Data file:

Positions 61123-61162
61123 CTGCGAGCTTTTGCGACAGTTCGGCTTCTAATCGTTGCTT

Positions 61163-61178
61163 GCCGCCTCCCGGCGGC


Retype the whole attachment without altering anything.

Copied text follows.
Positions 61123-61162
61123 CTGCGAGCTTTTGCGACAGTTCGGCTTCTAATCGTTGCTT

Positions 61163-61178
61163 GCCGCCTCCCGGCGGC